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Daily Dose

When Bug Bites Get Infected

1.00 to read

It is the season for bug bites and and I am seeing a lot of parents who are bringing their children in for me to look at all sorts of insect bites. I am not always sure if the bite is due to a mosquito, flea or biting flies, but some of them can cause fairly large reactions. 

The immediate reaction to an insect bite usually occurs in 10-15 minutes after bitten, with local swelling and itching and may disappear in an hour or less. A delayed reaction may appear in 12-24 hours with the development of an itchy red bump which may persist for days to weeks.  This is the reason that some people do not always remember being bitten while they were outside, but the following day may show up with bites all over their arms, legs or chest, depending on what part of the body had been exposed. 

Large local reactions to mosquito bites are very common in children. For some reason, it seems to me that “baby fat” reacts with larger reactions than those bites on older kids and adults. (no science, just anecdote). Toddlers often have itchy, red, warm swellings which occur within minutes of the bites. 

Some of these will go on to develop bruising and even spontaneous blistering 2-6 hours after being bitten. These bites may persist for days to weeks, so in theory, those little chubby legs may be affected for most of the summer. 

Severe local reactions are called “skeeter syndrome” and occur within hours of being bitten and may involve swelling of an entire body part such as the hand, face or an extremity. These are often misdiagnosed as cellulitis, but with a good history of the symptoms  (the rapidity with which the area developed redness, swelling, warmth to touch and tenderness) you can distinguish large local reactions from infection.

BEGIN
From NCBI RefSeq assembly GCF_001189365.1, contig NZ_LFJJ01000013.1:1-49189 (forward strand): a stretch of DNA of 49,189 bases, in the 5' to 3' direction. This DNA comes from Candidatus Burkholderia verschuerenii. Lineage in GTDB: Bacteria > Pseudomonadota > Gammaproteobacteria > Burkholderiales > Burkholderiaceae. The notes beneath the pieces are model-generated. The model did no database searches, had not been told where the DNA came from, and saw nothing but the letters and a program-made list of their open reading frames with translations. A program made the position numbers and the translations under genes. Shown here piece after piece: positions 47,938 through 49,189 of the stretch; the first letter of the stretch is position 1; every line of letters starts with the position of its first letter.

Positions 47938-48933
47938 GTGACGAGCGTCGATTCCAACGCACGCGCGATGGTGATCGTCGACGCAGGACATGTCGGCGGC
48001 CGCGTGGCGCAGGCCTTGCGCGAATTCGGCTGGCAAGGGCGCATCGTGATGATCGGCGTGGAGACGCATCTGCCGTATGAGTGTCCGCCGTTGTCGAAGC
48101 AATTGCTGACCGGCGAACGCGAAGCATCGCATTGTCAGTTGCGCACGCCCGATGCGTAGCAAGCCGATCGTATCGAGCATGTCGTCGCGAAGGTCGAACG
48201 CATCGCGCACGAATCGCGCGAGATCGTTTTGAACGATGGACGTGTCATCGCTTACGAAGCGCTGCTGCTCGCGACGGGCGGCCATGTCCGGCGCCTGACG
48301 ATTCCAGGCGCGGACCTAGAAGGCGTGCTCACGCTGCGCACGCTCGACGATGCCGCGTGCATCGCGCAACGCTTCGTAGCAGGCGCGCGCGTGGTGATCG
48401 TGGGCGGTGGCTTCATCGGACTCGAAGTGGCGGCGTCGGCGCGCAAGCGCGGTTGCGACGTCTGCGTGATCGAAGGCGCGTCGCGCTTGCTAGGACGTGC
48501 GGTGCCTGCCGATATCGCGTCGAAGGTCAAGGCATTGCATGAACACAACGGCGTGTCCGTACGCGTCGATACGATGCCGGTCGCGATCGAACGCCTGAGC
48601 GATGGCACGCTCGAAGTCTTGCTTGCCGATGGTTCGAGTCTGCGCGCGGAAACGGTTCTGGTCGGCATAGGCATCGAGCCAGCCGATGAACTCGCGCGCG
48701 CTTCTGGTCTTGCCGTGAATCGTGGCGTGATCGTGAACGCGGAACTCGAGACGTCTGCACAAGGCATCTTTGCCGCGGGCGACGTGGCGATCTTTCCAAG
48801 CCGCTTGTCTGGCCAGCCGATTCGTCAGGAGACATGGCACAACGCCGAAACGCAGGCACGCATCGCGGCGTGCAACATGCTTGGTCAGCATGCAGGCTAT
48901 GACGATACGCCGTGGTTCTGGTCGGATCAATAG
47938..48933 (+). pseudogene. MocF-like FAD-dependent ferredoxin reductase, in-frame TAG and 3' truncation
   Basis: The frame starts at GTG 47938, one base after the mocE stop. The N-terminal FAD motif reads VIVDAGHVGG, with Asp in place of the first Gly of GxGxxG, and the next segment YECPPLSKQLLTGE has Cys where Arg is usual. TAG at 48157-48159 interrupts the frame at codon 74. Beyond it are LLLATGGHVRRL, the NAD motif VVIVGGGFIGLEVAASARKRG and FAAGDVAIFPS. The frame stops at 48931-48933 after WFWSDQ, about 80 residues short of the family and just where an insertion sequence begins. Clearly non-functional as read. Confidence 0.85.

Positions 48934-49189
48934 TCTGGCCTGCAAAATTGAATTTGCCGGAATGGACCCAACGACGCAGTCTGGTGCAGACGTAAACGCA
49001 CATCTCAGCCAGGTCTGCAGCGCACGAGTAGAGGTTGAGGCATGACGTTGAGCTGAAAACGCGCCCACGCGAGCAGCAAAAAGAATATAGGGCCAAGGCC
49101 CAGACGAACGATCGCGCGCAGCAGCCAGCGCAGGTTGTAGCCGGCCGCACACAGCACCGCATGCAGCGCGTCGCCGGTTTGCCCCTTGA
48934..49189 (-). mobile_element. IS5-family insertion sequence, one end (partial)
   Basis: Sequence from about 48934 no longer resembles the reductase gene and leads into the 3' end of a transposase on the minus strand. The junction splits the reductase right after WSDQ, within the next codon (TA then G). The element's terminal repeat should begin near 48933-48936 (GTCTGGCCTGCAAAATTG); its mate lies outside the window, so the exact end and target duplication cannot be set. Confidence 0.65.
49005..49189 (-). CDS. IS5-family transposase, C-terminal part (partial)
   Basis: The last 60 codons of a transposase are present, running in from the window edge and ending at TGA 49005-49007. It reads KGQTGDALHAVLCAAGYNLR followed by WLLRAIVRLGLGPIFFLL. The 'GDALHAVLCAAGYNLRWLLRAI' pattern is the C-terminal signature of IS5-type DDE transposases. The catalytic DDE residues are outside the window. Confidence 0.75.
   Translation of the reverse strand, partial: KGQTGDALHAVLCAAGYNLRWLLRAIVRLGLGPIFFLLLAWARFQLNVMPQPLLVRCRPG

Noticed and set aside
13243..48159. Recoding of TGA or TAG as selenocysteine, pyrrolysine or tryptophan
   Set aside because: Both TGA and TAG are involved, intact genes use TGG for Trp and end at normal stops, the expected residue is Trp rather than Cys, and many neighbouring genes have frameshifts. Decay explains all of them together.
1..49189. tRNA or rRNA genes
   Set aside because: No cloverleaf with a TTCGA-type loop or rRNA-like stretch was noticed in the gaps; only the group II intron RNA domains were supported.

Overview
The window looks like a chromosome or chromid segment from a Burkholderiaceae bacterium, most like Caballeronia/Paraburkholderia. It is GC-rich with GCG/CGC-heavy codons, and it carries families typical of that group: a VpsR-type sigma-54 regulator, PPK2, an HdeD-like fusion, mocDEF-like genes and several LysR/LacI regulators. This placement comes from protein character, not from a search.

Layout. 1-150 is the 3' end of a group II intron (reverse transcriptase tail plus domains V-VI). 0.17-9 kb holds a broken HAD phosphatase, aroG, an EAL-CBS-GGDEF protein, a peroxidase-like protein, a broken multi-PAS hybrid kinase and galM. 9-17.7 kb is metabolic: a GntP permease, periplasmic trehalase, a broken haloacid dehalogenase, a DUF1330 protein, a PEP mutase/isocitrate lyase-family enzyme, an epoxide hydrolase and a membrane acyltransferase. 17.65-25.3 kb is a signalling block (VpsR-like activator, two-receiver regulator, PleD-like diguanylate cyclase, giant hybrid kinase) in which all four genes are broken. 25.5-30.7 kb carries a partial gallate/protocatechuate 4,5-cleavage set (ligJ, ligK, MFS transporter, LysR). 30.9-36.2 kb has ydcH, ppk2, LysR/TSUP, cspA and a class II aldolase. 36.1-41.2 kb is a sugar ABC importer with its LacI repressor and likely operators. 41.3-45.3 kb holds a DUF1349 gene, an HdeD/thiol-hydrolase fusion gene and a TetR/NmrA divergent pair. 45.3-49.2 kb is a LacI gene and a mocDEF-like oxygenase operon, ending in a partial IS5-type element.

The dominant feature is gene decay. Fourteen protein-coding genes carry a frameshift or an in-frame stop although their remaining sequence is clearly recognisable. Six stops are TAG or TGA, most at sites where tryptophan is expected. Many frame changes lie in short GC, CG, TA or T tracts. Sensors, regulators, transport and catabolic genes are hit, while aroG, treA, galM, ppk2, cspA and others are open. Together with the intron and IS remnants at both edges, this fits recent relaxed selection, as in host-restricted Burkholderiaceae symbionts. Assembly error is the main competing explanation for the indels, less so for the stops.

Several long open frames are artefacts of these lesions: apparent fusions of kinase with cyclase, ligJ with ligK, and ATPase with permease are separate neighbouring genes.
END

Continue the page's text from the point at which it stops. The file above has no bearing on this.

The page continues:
Systemic reactions to mosquito bites including generalized hives, swelling of the lips and mouth, nausea, vomiting and wheezing have been reported due to a true allergy to the mosquito salivary proteins, but are extremely rare. 

The treatment of local reactions to bites involves the use of topical anti-itching preparations like Calamine lotion, Sarna lotion and Dommeboro soaks.  This may be supplemented by topical steroid creams (either over the counter of prescription) to help with itching and discomfort. 

An oral antihistamine (Benadryl) may also reduce some of the swelling and itching. Do not use topical antihistamines. Try to prevent secondary infection (from scratching and picking) by using antibacterial soaps, trimming fingernails and applying an antibiotic cream (polysporin) to open bites. 

Due to an exceptionally warm winter throughout the country the mosquito population seems to be especially prolific. The best treatment is prevention!! Before going outside use a DEET preparation in children over the age of six months, and use the lowest concentration that is effective.  Mosquito netting may be used for infants in strollers.  Remember, do not reapply bug spray like you would sunscreen. 

Daily Dose

Kids Who Snore

1.30 to read